Furthermore, IEPs are essential for OTs working in the school setting to ensure that all students are receiving the public education they are entitled to in a non-restrictive environment. The IEP document itself focuses on several different areas broken down distinctly, beginning with the student’s skill levels and what they can or can not do. IEPs should also report on a student’s current goals, including whether or not they have been met. On an annual basis, the team may update the goals, propose new goals, and modify the duration of service and delivery methods to meet the child’s current needs. Accommodations are also very important because modifications may need to occur in the classroom. Before, during, and after the process of updating an IEP, it is crucial to collaborate with the IEP team and additional staff on an ongoing basis.
Intervention plans deliver information about the types of interventions being used and the plan for how to implement them. In other words, what approaches will you be using to achieve the desired outcomes? Intervention plans can include information about short and long term goals based on previous evaluations. They should be measurable and relevant enough where you know this intervention will have an impact on the student’s potential to successfully participate in the school setting.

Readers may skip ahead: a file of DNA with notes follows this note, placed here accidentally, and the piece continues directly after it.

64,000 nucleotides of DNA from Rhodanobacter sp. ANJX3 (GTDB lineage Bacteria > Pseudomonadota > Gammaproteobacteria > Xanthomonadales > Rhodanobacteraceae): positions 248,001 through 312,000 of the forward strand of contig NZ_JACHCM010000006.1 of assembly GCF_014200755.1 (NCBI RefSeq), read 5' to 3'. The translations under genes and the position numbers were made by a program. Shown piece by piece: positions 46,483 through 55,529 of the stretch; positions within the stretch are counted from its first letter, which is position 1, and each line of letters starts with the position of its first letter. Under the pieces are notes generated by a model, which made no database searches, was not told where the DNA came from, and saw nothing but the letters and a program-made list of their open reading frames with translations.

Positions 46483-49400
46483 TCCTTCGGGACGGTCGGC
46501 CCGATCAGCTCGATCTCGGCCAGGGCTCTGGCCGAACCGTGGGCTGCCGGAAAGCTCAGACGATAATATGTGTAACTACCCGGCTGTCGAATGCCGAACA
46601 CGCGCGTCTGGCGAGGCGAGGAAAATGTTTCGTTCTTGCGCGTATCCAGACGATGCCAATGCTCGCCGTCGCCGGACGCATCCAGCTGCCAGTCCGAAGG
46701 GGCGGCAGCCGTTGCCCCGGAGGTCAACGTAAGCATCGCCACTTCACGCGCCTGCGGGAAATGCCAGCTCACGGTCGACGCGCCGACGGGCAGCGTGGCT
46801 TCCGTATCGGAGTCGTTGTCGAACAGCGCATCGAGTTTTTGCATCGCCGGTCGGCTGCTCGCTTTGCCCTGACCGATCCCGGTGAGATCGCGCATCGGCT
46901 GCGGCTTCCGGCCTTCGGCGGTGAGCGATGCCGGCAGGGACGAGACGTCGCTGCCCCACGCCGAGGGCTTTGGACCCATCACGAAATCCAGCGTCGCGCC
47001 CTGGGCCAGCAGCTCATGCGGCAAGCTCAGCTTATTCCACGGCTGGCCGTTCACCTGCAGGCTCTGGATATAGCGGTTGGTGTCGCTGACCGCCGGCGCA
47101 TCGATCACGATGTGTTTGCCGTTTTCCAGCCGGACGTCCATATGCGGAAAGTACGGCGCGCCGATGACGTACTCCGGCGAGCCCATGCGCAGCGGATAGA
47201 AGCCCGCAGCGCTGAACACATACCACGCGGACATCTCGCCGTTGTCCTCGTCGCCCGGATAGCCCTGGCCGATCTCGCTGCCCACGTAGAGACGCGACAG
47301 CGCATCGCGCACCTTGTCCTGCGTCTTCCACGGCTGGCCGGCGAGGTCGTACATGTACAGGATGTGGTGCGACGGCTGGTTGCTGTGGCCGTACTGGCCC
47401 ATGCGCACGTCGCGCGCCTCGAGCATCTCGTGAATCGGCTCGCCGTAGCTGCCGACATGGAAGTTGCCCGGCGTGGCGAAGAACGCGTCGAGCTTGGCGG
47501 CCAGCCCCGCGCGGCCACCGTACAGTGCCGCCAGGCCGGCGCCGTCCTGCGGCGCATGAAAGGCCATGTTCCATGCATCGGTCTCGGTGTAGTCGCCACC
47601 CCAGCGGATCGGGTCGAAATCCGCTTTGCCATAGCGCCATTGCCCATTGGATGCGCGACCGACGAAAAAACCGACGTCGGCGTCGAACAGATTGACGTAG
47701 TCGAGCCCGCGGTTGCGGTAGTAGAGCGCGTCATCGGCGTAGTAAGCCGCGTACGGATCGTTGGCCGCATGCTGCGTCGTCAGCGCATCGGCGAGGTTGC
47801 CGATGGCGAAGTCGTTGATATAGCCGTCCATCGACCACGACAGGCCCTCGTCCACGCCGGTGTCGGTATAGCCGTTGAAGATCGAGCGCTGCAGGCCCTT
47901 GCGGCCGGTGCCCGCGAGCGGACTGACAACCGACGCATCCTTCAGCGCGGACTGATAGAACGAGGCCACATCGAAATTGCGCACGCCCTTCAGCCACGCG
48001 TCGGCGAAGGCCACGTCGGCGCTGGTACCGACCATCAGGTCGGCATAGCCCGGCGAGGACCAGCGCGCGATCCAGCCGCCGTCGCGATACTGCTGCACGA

Session Notes and Data Collection
As we move forward with OT services, we collect data and take notes during sessions. This documentation not only serves as proof of direct and/or indirect services provided but is also critical for monitoring a student’s progress and is a great tool to refer back to when making decisions about the efficiency of treatment plans. Session notes can be best taken in SOAP format, starting with subjective and objective information. The subjective portion could focus on relevant things your student or another IEP member shares, while the objective part could touch on your skilled interventions, observations and data yielded. In the assessment portion, you use your clinical expertise to analyze and gather information to make conclusions about the child’s performance. And finally, in the plan section, you describe why and how you plan to continue working with the student, including a description of how what happened today may inform your future treatments.
Last but not least, quarterly progress notes are important because they show how well you are truly getting to know the student, their progress so far, and the direction for your plans moving forward. Progress notes detail observations during the intervention process, provide data on progress and can include any new information that was obtained that may be helpful in making modifications to the student’s plan. At this point, you can begin to gather information that cumulatively will help the team collaboratively determine during the annual reviews whether their progress is stalled or as expected, demonstrates the need for new functional goals, or whether referrals to other service providers need to be made or if service delivery methods and durations may be reconsidered in the near future.
As you can see, there are many different types of documentation in the school system. It’s easy to get overwhelmed with documentation along with the many other demands of being a school-OT. I have tons of resources and templates for documentation included in my course Nuts and Bolts to Becoming a Successful School-Based OT that can help you beat overwhelm and feel more confident not only in your documentation process but in overall being an efficient and effective new school based OT. Looking for more community support? Check out the New to School OT Facebook group to ask questions and give others guidance on their journey.